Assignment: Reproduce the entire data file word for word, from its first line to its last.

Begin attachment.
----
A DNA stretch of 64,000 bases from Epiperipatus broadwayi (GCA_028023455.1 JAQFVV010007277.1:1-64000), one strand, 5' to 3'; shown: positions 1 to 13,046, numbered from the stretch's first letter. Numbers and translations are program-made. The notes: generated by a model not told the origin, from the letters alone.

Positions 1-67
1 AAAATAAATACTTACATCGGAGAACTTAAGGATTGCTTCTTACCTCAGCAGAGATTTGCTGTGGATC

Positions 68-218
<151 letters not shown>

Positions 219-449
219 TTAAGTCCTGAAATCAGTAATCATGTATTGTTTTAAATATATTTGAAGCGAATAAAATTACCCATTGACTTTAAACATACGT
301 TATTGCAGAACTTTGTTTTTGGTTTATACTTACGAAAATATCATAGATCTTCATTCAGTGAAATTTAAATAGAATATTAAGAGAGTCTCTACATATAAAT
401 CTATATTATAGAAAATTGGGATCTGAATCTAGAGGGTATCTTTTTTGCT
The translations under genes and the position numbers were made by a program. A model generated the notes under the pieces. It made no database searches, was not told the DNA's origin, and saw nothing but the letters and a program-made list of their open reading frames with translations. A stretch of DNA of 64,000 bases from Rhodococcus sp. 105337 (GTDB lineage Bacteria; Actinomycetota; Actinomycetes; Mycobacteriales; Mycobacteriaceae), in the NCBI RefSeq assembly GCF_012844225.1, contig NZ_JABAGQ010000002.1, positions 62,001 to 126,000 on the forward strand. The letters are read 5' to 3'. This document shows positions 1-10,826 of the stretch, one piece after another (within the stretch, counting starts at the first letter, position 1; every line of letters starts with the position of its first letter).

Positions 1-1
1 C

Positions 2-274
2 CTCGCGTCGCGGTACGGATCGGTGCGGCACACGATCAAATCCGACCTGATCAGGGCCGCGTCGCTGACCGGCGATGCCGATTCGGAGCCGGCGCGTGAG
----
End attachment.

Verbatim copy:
A DNA stretch of 64,000 bases from Epiperipatus broadwayi (GCA_028023455.1 JAQFVV010007277.1:1-64000), one strand, 5' to 3'; shown: positions 1 to 13,046, numbered from the stretch's first letter. Numbers and translations are program-made. The notes: generated by a model not told the origin, from the letters alone.

Positions 1-67
1 AAAATAAATACTTACATCGGAGAACTTAAGGATTGCTTCTTACCTCAGCAGAGATTTGCTGTGGATC

Positions 68-218
<151 letters not shown>

Positions 219-449
219 TTAAGTCCTGAAATCAGTAATCATGTATTGTTTTAAATATATTTGAAGCGAATAAAATTACCCATTGACTTTAAACATACGT
301 TATTGCAGAACTTTGTTTTTGGTTTATACTTACGAAAATATCATAGATCTTCATTCAGTGAAATTTAAATAGAATATTAAGAGAGTCTCTACATATAAAT
401 CTATATTATAGAAAATTGGGATCTGAATCTAGAGGGTATCTTTTTTGCT
The translations under genes and the position numbers were made by a program. A model generated the notes under the pieces. It made no database searches, was not told the DNA's origin, and saw nothing but the letters and a program-made list of their open reading frames with translations. A stretch of DNA of 64,000 bases from Rhodococcus sp. 105337 (GTDB lineage Bacteria; Actinomycetota; Actinomycetes; Mycobacteriales; Mycobacteriaceae), in the NCBI RefSeq assembly GCF_012844225.1, contig NZ_JABAGQ010000002.1, positions 62,001 to 126,000 on the forward strand. The letters are read 5' to 3'. This document shows positions 1-10,826 of the stretch, one piece after another (within the stretch, counting starts at the first letter, position 1; every line of letters starts with the position of its first letter).

Positions 1-1
1 C

Positions 2-274
2 CTCGCGTCGCGGTACGGATCGGTGCGGCACACGATCAAATCCGACCTGATCAGGGCCGCGTCGCTGACCGGCGATGCCGATTCGGAGCCGGCGCGTGAG